Charles Whitmore, Research Associate and coordinator of the Wales Civil Society Forum on Brexit, Wales Governance Centre, School of Law and Politics, Cardiff University.
“Keeping up with, understanding and having a voice in the Brexit process has been very difficult for civil society and communities generally. However, it has been especially challenging for disabled people and their organisations, who despite being some of the most exposed to risks, have often been treated as an afterthought in the political process. Little to no effort has been made by the UK Government to engage disabled people’s organisations on Brexit or to ensure that key and often time-sensitive information is accessible and understandable for everyone. This lack of information has clear wellbeing implications and has fed into anxiety around for example, continuity of medical supplies, around whether travel to the EU will be affordable in the future or whether people in the UK will benefit from future improvements to rights at the EU level.
It is not surprising that disabled people are concerned about Brexit as the EU has provided a platform that has helped in their long fight for their rights – be it through implementation of the United Nations Convention on the Rights of Disabled People, through EU funding and case law, or by removing obstacles to international travel with accessibility improvements and the European Health Insurance Card.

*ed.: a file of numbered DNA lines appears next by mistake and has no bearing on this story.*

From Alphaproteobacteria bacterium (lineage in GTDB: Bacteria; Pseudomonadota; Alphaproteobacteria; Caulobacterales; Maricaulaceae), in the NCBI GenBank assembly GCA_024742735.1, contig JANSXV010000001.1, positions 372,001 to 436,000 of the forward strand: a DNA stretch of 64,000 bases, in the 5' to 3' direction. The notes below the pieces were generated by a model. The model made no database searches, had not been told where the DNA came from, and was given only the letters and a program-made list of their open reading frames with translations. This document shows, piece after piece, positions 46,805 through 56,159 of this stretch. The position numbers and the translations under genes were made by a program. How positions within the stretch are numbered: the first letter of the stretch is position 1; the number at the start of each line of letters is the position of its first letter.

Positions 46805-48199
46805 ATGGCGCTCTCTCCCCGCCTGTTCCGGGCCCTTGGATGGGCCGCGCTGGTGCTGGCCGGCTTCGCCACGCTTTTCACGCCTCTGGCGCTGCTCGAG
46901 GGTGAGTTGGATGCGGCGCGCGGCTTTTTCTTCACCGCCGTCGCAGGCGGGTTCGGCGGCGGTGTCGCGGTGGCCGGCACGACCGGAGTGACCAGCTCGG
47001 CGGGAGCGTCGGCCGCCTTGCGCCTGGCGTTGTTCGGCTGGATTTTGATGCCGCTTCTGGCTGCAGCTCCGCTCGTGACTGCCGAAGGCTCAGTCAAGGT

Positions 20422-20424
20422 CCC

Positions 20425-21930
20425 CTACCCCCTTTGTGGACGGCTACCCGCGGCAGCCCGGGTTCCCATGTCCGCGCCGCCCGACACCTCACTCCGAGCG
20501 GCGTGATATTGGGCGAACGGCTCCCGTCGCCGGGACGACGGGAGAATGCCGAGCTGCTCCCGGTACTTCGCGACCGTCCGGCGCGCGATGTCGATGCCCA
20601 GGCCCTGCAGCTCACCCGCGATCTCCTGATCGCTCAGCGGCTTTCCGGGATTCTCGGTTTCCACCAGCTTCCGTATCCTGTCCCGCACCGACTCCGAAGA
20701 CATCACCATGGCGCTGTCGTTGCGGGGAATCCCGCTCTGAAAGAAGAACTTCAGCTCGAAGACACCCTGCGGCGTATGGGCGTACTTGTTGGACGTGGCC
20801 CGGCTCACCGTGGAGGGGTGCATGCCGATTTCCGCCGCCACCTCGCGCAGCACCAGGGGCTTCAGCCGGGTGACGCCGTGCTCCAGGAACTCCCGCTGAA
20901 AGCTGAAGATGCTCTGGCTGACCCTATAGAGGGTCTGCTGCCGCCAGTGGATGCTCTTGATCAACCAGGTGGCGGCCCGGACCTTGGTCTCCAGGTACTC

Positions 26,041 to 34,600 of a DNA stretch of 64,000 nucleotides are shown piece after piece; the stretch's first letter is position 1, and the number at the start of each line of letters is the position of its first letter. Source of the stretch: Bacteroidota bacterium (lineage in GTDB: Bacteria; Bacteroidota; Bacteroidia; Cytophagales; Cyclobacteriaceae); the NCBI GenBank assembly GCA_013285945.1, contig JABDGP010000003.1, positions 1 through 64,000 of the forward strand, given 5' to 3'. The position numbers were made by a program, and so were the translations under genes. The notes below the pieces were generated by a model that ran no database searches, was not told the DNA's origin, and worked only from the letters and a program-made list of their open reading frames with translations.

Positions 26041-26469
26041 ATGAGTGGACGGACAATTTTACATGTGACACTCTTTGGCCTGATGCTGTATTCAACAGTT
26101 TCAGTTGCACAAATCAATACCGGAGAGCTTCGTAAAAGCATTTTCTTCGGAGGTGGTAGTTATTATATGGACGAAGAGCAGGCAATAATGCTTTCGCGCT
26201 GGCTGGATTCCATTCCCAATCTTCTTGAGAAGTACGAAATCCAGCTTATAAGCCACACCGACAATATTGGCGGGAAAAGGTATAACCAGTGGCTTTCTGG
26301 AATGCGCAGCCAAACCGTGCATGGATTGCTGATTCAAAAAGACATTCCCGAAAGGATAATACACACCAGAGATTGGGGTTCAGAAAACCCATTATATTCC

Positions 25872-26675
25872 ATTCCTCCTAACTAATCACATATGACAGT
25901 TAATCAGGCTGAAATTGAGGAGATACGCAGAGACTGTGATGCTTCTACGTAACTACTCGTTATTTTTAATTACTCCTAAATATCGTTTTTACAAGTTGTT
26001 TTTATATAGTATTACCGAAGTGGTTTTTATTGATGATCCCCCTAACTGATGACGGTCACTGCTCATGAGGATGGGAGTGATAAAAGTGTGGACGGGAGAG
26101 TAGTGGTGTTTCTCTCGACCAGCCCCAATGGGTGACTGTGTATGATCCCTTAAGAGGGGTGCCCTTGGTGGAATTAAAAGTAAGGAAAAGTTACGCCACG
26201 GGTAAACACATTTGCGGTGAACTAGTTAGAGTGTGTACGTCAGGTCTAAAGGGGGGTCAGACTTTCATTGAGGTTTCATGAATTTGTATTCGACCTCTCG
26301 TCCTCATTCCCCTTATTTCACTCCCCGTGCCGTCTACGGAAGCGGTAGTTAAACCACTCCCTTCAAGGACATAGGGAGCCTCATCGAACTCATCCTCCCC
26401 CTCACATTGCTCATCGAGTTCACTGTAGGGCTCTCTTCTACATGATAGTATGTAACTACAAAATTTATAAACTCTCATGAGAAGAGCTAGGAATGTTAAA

It has been a pleasure for the Wales Governance Centre and WCVA to work in partnership with Disability Wales to try and fill some of these gaps by providing a space for disabled people to discuss these issues, voice their concerns and to hear directly from people working on Brexit. We are lucky in Wales that the Welsh Government has supported this work and we hope that the materials will help generate further discussion and empower disabled people to shape change on the other side of Brexit.”